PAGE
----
9. I hope you may someday come realize that "merely classifying things" is precisely what concepts do and are for. Knowing in depth about what the concepts refer to is a different problem. That a string of numbers in one format seems meaningless but in another is easily recognizable has little to do with Rand's theory of concepts but is rather about the human body's means of perceiving. The implicit measurements of perception are actually easier to work with conceptually than the explicit measurements of an abstract set of numbers. That said, there is no reason why an artificial structure
  10. 1. 'Book' is a first level concept that even an illiterate child or adult can have and use correctly. One can also understand that the words (content) are the essential characteristic of books that cause the other characteristics and that the book only exists at all for the sake of the words within, all while being unable to read them or read at all. Certainly one understands books better if one were literate but not a different set of objects. 2. This boat example is merely taking for granted the quality of the locomotive power, treating it as a primary when it is not. Oared boats di
  11. Reading a book by proceeding a page at a time front to back until done is not the best technique. I would suggest something more like: Look at the front cover, look at the back cover. See how big it is by page count. Look at the table of contents, read the chapter titles. Flip through the book looking at the pictures. See if there is an index or a section of notes. Read the introduction. Skip ahead to the most interesting chapter and see if what is there depends upon what is covered in earlier chapters and if so go read those. After you've done all that, then you are prepared
  12. When you omit the measurements a quantitative measurement becomes qualitative. That is what a quality is: a certain range of measurements. The quality of red means (refers to) any of the various shades and intensities of color within the range of red, and it does so open-endedly (all reds near, far, past, future, known, unknown). Quality is itself a concept, not a concrete. The philosophical problem is relating concepts to concretes. Once a method of handling concretes conceptually is found, handling qualitative thinking is just more of the same. And I don't understand how any of t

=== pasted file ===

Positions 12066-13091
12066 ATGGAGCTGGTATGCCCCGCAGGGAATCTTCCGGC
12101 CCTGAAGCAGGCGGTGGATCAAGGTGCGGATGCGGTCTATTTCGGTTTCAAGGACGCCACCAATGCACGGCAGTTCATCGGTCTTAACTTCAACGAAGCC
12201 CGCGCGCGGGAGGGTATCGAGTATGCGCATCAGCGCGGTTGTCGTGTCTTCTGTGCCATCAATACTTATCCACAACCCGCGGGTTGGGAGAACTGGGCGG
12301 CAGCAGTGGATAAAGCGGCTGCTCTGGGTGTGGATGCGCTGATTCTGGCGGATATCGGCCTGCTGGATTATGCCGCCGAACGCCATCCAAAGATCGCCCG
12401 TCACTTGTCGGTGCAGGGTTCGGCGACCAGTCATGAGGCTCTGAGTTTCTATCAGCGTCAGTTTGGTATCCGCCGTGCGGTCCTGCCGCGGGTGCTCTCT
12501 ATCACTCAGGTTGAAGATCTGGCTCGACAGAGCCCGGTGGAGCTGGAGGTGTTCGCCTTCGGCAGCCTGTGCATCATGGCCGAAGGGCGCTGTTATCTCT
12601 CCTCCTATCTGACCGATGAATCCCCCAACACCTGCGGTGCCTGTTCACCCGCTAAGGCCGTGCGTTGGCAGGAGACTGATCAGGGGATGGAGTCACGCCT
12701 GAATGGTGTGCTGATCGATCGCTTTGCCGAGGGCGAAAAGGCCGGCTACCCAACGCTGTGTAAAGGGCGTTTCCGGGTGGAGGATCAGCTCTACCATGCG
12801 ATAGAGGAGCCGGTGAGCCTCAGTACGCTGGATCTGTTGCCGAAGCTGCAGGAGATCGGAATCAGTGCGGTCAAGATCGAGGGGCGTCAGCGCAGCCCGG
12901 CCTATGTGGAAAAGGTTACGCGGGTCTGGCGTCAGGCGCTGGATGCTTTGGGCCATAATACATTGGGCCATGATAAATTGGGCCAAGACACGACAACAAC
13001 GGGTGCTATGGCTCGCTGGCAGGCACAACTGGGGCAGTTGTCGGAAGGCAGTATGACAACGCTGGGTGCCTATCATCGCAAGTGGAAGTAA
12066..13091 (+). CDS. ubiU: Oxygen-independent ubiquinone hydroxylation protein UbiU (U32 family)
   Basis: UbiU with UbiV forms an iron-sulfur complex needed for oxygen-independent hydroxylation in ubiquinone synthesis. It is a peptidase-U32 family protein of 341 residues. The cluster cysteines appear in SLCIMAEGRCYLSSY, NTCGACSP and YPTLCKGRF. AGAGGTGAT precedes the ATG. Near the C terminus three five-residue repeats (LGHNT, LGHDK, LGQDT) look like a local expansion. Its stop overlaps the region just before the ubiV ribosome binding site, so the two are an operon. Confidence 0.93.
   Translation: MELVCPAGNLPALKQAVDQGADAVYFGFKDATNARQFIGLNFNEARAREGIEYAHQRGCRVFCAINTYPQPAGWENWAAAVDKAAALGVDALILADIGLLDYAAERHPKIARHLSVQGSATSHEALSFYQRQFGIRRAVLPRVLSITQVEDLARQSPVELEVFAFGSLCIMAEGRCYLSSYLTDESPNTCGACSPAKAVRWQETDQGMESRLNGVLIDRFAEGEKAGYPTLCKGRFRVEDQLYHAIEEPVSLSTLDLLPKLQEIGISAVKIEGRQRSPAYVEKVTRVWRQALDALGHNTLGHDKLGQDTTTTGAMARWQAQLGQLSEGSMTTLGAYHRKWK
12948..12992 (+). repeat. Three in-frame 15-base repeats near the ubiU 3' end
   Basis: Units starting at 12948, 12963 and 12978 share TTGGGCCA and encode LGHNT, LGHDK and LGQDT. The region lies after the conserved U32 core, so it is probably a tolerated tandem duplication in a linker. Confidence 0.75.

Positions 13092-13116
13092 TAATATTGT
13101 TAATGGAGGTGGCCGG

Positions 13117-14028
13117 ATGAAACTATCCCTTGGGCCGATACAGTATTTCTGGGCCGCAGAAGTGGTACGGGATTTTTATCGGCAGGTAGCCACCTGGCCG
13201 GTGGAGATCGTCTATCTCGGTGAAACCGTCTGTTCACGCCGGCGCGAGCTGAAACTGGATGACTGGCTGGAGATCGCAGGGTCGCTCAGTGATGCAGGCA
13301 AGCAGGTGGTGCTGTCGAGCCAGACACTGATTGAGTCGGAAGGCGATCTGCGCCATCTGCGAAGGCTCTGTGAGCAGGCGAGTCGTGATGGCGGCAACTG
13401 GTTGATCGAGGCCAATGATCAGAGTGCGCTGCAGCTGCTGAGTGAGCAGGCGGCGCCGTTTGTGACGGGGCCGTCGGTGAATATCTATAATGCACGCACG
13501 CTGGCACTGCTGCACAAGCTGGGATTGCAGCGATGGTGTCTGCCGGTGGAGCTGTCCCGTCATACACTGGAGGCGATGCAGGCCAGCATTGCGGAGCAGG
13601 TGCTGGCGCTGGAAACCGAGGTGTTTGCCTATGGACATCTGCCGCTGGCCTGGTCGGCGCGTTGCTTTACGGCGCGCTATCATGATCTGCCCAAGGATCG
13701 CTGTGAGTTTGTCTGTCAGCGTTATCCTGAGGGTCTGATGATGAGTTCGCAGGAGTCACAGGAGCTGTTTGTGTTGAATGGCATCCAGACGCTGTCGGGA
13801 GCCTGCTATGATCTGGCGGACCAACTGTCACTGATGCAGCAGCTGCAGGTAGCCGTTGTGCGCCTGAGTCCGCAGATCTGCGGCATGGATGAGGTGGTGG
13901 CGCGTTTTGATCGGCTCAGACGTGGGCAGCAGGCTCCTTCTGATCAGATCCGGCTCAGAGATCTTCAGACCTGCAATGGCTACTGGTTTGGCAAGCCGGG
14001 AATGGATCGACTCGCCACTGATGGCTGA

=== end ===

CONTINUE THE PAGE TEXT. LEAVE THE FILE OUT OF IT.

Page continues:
13. If all that existed was an identical shade of red except for that one patch of blue (how weird) then the genus of the definition of blue would equally valid as "red" or "existence". If it were imagined as green instead of red it would make no difference as long as there was the phenomena of not-blue and blue. I agree with MisterSwig about attributes. We never actually encounter colors on their own but only things that have colors. So the colors as a category are distinguished from the other aspects of those things, their size and weight and roughness and softness and smell etc.
  14. There is no third unit, at least not regarded as a unit of the concept you are trying to make. The definition of a concept requires a genus and a differentia. You are having trouble identifying the genus of force. But it is a very elementary or fundamental thing which can only be identified as an existent, one of the things that exists. Force, mass, space, electric charge and a few other concepts refer to what existence is. Existence (as concept or as being) itself does not have a genus, a larger category or background from which it is abstracted. When dealing with such primary exist
  15. The "broken units" problem is an aspect of the "problem of two definitions" covered by Dr. Peikoff in lecture 3 of "Unity in Epistemology and Ethics". A 'broken unit' in the context of this thread is only possible when a concept has a two definitions, and the criteria of the second more normative or teleological definition is absent.